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Oecologia

, Volume 188, Issue 1, pp 263–275 | Cite as

Temporal records of diet diversity dynamics in individual adult female Steller sea lion (Eumetopias jubatus) vibrissae

  • A. C. Doll
  • B. D. Taras
  • C. A. Stricker
  • L. D. Rea
  • T. M. O’Hara
  • A. P. Cyr
  • S. McDermott
  • T. M. Loomis
  • B. S. Fadely
  • M. B. Wunder
Community ecology – original research

Abstract

Detailed information on the nutrition of free-ranging mammals contributes to the understanding of life history requirements, yet is often quite limited temporally for most species. Reliable dietary inferences can be made by analyzing the stable carbon (C) and nitrogen (N) isotopic values (δ13C and δ15N) of some consumer tissues; exactly which tissue is utilized dictates the inferential scope. Steller sea lion (SSL) vibrissae are grown continuously without shedding and thus provide a continuous multi-year record of dietary consumption. We applied a novel kernel density approach to compare the δ13C and δ15N values along the length of SSL vibrissae with δ13C and δ15N distributions of potential prey species. This resulted in time-series of proportion estimates of dietary consumption for individual SSL. Substantial overlap in δ13C and δ15N distributions for prey species prevented a discrete species-scale assessment of SSL diets; however, a post hoc correlational analysis of diet proportion estimates revealed grouping by trophic level. Our findings suggest that adult female SSL diets in the western and central Aleutian Islands shift significantly according to season: diets contain a higher proportion of lower trophic level species (Pacific Ocean perch, northern rockfish, Atka mackerel and walleye pollock) in the summer, whereas in the winter SSL consume a much more diverse diet which includes a greater proportion of higher trophic level species (arrowtooth flounder, Kamchatka flounder, darkfin sculpin, Pacific cod, Pacific octopus, rock sole, snailfish, and yellow Irish lord).

Keywords

Stable isotope Carbon Nitrogen Trophic Kernel density 

Notes

Acknowledgements

We would like to thank the field teams of the Alaska Department of Fish and Game (ADF&G) and the Marine Mammal Laboratory (MML) for collection of vibrissae from adult female Steller sea lions and the vessel crew of the R/V Norseman II for their support of this project. Analysis of stable isotopes in vibrissae was funded by NOAA through NA13NMF4720041 to ADF&G. We would like to thank Ocean Peace Inc. for their donation and shipment of fish samples to UAF, subsampled from their commercial fishery in the Aleutian Islands in 2013 and 2014. Prey stable isotope analysis was sponsored by the Cooperative Institute for Alaska Research with funds from the National Oceanic and Atmospheric Administration under cooperative agreement NA13OAR4320056 with the University of Alaska (LDR and TMO). Additional funding for analysis of prey was provided through an INBRE Undergraduate Summer Research Award to G. Johnson. We thank ADF&G for providing salary support and supplies for initial fish sampling, and the WTL for providing storage, sample processing facilities and equipment for chemical analyses. We thank E. Audette, M. Campbell, L. Correa, E. Decker, Z. Goeden, A. Grimes, J. Harley, G. Johnson, S. Kennedy and for assistance with subsampling tissues and the Alaska Stable Isotope Facility at UAF for analysis. We also thank A. Parnell for consultations regarding the adaptation of Bayesian SIMMs for time series diet modeling. Any use of trade, firm, or product names is for descriptive purposes only and does not imply endorsement by the U.S. Government. Steller sea lion vibrissae were collected under authority of MMPA permit #14326 and 18528 to MML and #14325 to ADF&G, and under ACUC protocols A-NW2010-4 and A-NW2013-2 to MML, 2010-14R to ADF&G, and 594759-2 to LDR. Collection of Atka mackerel and Pacific cod in NMFS Fisheries Management Area 543 was permitted under NOAA Letter of Acknowledgment (LOA): 2013-01.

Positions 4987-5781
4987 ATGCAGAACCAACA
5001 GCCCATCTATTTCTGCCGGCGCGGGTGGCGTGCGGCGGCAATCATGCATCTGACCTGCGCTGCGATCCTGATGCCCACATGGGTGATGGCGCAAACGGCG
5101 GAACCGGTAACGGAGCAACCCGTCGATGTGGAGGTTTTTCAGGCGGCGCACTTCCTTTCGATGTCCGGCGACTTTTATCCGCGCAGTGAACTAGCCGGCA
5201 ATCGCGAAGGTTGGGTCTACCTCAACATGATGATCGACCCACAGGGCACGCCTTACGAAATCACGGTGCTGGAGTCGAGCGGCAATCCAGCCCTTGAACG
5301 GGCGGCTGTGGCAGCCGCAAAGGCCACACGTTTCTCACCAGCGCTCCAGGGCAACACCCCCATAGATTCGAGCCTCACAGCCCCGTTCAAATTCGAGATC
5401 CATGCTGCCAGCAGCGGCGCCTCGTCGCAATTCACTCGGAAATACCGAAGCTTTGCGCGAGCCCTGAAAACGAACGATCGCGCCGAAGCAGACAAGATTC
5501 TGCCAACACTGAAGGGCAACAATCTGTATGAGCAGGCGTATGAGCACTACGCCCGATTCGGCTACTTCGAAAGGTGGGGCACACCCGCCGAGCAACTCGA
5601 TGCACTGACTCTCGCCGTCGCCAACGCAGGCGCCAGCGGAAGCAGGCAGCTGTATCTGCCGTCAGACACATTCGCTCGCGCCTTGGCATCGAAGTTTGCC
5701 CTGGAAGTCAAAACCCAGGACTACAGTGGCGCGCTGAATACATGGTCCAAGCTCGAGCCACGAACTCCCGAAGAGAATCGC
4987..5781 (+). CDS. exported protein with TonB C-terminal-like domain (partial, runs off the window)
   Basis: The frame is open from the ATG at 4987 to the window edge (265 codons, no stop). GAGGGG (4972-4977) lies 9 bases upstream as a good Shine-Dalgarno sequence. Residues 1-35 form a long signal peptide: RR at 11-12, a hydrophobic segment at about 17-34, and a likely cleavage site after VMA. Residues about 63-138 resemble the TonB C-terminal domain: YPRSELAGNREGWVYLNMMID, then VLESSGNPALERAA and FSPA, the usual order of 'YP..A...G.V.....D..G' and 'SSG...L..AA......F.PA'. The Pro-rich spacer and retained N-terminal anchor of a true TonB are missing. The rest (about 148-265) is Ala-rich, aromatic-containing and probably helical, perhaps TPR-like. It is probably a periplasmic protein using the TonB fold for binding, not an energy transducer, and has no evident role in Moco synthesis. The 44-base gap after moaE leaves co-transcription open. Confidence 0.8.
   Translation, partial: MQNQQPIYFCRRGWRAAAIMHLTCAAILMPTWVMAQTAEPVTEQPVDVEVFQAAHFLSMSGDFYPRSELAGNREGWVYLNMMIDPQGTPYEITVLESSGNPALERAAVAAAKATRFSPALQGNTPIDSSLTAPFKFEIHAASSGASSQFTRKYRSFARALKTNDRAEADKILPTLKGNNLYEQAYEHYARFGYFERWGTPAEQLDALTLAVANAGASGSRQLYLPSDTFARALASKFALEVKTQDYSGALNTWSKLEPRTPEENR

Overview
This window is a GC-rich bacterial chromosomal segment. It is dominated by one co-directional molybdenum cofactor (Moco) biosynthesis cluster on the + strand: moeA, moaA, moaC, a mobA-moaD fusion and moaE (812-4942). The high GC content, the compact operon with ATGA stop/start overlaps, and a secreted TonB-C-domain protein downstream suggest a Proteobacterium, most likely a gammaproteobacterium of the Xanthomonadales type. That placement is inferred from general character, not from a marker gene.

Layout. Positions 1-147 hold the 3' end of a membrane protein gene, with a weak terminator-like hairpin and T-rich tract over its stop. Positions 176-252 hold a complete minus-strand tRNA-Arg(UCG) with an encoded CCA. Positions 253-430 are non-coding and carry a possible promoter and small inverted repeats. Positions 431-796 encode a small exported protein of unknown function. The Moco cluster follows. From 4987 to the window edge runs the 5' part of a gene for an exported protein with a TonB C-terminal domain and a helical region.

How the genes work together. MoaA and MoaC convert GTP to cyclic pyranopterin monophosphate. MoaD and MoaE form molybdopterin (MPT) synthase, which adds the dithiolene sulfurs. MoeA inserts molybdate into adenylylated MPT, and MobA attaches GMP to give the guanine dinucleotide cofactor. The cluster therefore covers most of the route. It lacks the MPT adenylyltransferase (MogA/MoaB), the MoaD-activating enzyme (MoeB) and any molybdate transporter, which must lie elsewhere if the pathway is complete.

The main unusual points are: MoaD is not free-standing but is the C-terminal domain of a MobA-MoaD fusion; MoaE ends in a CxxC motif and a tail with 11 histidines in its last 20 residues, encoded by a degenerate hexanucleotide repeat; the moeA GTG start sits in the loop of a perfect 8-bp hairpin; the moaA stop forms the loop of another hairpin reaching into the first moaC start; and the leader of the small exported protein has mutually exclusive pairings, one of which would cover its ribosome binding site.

Author contribution statement

LDR, CAS and MBW originally formulated the idea and developed methodology with ACD and BDT; LDR, BSF and TMO organized fieldwork and sample collection; ACD and BDT collaborated in data analysis model development, and ACD and BDT wrote the manuscript; all other authors provided editorial advice.

Supplementary material

442_2018_4173_MOESM1_ESM.pdf (2 mb)
Supplementary material 1 (PDF 2026 kb)

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Copyright information

© Springer-Verlag GmbH Germany, part of Springer Nature 2018

Authors and Affiliations

  • A. C. Doll
    • 1
  • B. D. Taras
    • 2
  • C. A. Stricker
    • 3
  • L. D. Rea
    • 2
    • 4
  • T. M. O’Hara
    • 5
  • A. P. Cyr
    • 6
  • S. McDermott
    • 7
  • T. M. Loomis
    • 8
  • B. S. Fadely
    • 9
  • M. B. Wunder
    • 1
  1. 1.Department of Integrative BiologyUniversity of Colorado-DenverDenverUSA
  2. 2.Alaska Department of Fish and Game, Division of Wildlife ConservationFairbanksUSA
  3. 3.US Geological Survey, Fort Collins Science CenterDenverUSA
  4. 4.Institute of Northern EngineeringUniversity of Alaska FairbanksFairbanksUSA
  5. 5.Department of Veterinary MedicineUniversity of Alaska FairbanksFairbanksUSA
  6. 6.College of Fisheries and Ocean SciencesUniversity of Alaska FairbanksFairbanksUSA
  7. 7.Alaska Fisheries Science CenterNational Marine Fisheries Service, NOAASeattleUSA
  8. 8.Ocean Peace IncAnchorageUSA
  9. 9.Marine Mammal Laboratory, Alaska Fisheries Science CenterNational Marine Fisheries Service, NOAASeattleUSA

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